Saskatchewan residents will soon see a 3.5 percent increase in their monthly power bills.
Last week, the Saskatchewan government accepted a recommendation from the Saskatchewan Rate Review Panel suggesting power rates should be increased.
SaskPower, a provincial crown corporation, had initially requested a five percent increase.
The 3.5 percent rate hike approved by the province will take effect March 1 and will represent an increase of approximately $4 per month on the average residential power bill.
Since early 2007, the province has approved a total of 10 rate increases at SaskPower, totaling nearly 45 percent.
Cumulatively, a Saskatchewan consumer who paid $200 a month for power Jan. 1, 2007, will now be paying nearly $310 a month effective March 1, based on similar power consumption.
“Every year, SaskPower is keeping up with new records of power consumption, while working to keep power rates as low as possible,” said Dustin Duncan, the minister responsible for SaskPower.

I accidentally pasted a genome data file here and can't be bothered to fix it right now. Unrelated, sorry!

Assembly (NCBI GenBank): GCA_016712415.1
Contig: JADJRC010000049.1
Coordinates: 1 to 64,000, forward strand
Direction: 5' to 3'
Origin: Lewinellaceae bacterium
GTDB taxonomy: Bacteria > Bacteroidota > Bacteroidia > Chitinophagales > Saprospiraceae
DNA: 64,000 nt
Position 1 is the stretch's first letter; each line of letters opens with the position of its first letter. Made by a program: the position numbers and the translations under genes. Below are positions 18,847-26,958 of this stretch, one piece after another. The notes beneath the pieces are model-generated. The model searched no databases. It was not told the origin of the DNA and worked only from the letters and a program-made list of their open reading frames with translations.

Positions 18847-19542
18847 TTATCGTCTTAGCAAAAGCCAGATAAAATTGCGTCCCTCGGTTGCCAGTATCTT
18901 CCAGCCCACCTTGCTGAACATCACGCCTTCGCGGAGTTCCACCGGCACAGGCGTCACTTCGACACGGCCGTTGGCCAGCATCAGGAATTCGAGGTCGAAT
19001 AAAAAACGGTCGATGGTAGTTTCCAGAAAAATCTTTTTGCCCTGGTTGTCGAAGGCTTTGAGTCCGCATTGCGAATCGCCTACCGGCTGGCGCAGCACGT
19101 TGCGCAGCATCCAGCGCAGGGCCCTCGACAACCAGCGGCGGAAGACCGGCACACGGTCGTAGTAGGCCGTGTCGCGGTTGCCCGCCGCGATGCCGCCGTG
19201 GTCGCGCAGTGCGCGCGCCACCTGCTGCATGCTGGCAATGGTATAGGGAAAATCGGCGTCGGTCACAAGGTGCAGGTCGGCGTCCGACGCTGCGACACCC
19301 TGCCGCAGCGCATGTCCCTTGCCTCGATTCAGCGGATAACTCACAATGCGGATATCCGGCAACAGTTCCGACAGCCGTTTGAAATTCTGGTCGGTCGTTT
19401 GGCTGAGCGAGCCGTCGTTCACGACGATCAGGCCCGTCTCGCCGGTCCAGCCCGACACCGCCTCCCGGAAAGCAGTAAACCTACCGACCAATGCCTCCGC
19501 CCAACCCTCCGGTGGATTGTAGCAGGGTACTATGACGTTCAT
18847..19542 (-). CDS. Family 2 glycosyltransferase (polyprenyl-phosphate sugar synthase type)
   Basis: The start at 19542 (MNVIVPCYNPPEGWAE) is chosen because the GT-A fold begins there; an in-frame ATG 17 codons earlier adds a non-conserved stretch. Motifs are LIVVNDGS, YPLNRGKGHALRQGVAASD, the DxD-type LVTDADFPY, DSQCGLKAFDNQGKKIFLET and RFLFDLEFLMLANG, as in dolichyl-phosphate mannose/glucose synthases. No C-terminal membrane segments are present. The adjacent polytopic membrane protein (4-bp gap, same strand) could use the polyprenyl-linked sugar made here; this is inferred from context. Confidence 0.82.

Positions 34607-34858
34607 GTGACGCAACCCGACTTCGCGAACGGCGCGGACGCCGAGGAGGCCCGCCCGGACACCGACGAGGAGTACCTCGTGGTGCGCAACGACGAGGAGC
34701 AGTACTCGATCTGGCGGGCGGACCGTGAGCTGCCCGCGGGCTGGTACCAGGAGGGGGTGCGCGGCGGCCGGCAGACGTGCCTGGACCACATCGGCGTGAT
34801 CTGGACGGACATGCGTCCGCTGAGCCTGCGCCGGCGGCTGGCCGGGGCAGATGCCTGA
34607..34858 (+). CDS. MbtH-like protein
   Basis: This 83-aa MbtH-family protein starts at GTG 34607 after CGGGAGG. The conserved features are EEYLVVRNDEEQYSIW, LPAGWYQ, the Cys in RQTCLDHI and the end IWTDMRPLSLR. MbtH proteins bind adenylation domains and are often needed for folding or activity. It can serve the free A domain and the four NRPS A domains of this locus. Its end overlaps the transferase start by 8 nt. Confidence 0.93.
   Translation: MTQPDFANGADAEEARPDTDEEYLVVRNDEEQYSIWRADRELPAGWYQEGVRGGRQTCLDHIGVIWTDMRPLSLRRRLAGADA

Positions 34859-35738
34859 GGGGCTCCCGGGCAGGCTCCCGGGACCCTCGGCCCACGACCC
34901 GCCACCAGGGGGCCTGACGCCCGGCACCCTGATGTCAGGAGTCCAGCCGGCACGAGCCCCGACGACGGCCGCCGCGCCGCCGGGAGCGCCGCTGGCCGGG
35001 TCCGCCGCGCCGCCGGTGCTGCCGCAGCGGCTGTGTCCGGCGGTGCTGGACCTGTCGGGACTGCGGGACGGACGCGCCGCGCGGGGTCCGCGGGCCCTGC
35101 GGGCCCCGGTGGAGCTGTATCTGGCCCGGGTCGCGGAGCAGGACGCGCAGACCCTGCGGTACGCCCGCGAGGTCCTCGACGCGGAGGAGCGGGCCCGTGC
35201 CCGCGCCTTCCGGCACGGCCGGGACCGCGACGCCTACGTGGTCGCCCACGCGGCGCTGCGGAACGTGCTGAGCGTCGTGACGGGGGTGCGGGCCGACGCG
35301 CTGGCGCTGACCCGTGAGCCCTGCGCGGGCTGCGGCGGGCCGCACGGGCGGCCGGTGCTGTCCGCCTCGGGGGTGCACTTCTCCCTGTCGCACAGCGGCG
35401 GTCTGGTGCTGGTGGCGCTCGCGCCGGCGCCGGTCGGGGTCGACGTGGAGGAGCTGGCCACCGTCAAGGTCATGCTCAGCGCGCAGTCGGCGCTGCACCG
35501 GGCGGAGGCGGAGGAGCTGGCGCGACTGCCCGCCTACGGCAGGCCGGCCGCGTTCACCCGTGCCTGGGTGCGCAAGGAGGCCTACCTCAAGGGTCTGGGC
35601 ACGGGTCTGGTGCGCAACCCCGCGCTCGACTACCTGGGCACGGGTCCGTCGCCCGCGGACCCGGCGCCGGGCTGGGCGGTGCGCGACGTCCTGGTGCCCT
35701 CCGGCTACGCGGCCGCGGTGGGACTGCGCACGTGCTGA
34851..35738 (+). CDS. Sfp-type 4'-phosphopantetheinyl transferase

“They face an important challenge to maintain and grow our power grid. With their revised fiscal forecasts during the rate review period, government agrees with the rate review panel that SaskPower can meet this challenge in 2018 with a (3.5 percent) increase.
“We will continue to challenge SaskPower, and all government agencies, to do more with less, and without compromising service to Saskatchewan homes and businesses.”
In a news release, SaskPower said revenue generated by the rate increase would be invested in “major maintenance and growth projects” aimed at reducing the “number and duration of power outages” and modernizing the provincial power grid.
Network improvements will help SaskPower reduce its greenhouse gas emissions by 40 percent from 2005 levels by 2030, the utility company said.
“The power has to be on when and where we need it,” said SaskPower president Mike Marsh.
“SaskPower also has to be financially responsible with its operations. That’s why we’ve optimized our processes, reduced administrative costs and we plan to reduce this spending by an additional $142 million in the next three years using various restraint measures.”
“This 3.5 percent will allow us to continue investing in the grid and we will investigate additional ways to save money to compensate for this lower-than-planned increase.”
In the past five years, SaskPower has invested more than $6 billion in capital projects and power purchase agreements.
Capital spending on the province’s electricity system was listed at $886 million in 2016-17 with an additional $1.12 billion budgeted in 2017-18.